D&D 4E review: Overview of the preview booksWritten by Expy - Published on January 14, 2008
I read the Dungeons & Dragons 4th Edition previews Races & Classes, and Worlds & Monsters last week and a few things jumped out right away:
- Dungeons & Dragons still feels like Dungeons & Dragons.
- The Wizards staff working on 4E seems to be very respectful of D&D enthusiasts.
- WotC spent a lot of time on this new edition.
- Why should anyone buy these books – they’re only previews, right?
D&D still feels like D&D
The world is still medieval and fantastic. Wizards still blow things up. Dragons still rule. If it ain’t broke don’t fix it. Sprinkled throughout the preview books are mentions of this new D&D – still the same gaming experience but with an increased cool factor.
The Wizards staff working on 4E seems to be respectful of D&D enthusiasts
There are a couple reason why I say that through the 4th edition development WotC has been respectful of the hardcore D&D gamer. First of all, throughout the preview books, they share the design views, the development guidelines, their thought process and even some concepts that didn’t make it into the new edition. Secondly, the online D&D community seems to have influenced the 4th edition heavily – especially when it comes to classes, races, and character building. WotC noticed that some concepts from the 3E core rulebooks were not widely used while some supplements concepts were. That was taken into account in 4E development.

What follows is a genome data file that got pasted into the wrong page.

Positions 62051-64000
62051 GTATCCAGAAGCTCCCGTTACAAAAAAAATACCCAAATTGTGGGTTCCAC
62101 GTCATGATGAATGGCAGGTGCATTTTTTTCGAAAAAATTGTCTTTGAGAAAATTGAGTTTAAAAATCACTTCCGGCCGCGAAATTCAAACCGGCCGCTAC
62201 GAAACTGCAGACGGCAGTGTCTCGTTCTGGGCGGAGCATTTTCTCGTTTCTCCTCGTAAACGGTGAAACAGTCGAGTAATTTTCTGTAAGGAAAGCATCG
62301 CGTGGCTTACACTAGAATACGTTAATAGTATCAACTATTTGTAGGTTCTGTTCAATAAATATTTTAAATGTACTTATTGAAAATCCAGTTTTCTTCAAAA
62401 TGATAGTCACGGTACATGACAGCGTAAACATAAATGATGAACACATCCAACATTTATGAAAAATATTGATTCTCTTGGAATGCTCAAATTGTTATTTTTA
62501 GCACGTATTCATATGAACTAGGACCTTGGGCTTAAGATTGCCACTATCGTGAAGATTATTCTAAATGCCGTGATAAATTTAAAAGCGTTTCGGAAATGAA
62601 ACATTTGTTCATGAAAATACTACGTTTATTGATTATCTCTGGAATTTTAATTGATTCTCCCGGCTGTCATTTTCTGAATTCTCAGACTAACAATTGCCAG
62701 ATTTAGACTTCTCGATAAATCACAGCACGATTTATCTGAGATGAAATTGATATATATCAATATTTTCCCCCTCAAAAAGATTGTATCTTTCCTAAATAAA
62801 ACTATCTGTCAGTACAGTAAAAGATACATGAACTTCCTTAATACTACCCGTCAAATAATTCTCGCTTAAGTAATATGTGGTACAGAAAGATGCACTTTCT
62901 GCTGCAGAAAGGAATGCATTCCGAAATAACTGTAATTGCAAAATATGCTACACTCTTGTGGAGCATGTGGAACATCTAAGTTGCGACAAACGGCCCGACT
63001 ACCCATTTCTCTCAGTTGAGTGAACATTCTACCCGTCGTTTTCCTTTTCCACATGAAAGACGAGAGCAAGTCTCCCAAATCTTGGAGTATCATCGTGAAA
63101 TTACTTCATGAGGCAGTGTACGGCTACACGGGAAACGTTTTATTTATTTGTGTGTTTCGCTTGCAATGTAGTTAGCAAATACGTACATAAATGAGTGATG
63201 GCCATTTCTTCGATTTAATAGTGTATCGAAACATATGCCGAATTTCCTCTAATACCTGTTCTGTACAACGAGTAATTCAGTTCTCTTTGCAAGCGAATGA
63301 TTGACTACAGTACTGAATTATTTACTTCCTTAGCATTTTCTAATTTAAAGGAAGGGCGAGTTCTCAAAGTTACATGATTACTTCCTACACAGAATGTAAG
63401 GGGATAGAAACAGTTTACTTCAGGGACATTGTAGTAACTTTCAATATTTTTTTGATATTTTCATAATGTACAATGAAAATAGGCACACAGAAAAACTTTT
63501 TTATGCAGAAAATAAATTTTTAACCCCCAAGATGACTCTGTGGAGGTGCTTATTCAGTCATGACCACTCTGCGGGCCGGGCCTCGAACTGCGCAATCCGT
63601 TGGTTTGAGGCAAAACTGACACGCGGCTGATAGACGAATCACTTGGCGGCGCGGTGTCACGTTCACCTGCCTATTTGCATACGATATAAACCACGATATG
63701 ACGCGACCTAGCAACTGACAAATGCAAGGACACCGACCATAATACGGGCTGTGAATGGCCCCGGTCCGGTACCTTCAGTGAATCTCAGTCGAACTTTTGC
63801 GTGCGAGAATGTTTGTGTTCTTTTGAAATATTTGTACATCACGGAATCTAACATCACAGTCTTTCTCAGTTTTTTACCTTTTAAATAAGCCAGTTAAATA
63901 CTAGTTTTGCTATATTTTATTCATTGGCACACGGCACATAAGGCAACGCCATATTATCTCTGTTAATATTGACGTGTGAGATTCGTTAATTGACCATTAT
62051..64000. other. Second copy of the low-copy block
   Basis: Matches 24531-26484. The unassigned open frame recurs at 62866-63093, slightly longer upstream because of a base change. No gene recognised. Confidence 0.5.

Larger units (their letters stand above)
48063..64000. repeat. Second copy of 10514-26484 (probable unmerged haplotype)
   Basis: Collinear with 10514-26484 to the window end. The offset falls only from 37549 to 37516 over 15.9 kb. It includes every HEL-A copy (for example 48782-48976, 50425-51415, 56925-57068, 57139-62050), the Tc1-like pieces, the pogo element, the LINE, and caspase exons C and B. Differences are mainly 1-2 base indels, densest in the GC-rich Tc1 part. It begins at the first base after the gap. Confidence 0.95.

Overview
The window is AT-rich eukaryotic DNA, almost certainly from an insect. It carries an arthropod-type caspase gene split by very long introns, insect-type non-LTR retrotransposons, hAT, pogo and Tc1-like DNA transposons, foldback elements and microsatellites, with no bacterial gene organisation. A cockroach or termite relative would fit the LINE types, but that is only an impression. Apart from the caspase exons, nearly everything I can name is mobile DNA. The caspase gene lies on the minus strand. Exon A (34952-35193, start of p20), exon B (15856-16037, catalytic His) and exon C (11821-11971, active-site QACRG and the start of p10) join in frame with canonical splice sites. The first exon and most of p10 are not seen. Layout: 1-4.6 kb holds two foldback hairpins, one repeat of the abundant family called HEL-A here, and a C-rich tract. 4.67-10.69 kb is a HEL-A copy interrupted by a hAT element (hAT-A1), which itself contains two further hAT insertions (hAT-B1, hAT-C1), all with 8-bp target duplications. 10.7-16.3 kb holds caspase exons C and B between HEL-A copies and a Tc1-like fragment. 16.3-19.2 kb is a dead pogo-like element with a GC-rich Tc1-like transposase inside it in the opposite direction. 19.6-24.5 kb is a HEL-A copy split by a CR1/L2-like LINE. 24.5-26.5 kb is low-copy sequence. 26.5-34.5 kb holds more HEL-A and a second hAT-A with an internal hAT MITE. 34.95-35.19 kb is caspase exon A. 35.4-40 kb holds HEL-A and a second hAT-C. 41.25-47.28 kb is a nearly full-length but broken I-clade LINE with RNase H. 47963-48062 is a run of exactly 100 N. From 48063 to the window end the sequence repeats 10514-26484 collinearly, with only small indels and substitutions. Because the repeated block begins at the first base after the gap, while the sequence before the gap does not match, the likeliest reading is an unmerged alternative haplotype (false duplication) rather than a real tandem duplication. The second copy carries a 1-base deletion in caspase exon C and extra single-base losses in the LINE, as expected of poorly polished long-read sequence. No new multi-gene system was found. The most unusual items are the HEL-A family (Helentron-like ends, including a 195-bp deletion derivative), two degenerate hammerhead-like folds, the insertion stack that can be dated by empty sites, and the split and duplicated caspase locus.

WotC spent a lot of time on this new edition
They date the early design work in 2005. Over 3 years working on a new edition. It seems like a lot of work to me. The impression that I get is that they didn’t work on only 3 core rulebooks (now scheduled to be released at the same time in June 08). They worked on the D&D experience as a whole, including mechanics and concepts that won’t be featured in the core books. I am confident that the supplements of 4E will be well balanced, for easy inclusion in your D&D game.
Who should buy or read these books
If you’re interested in game design, the preview books will definitely be fascinating. Otherwise you might want to grab one of these books out of curiosity. They’re broken down into independant sections and are fun and quick to read.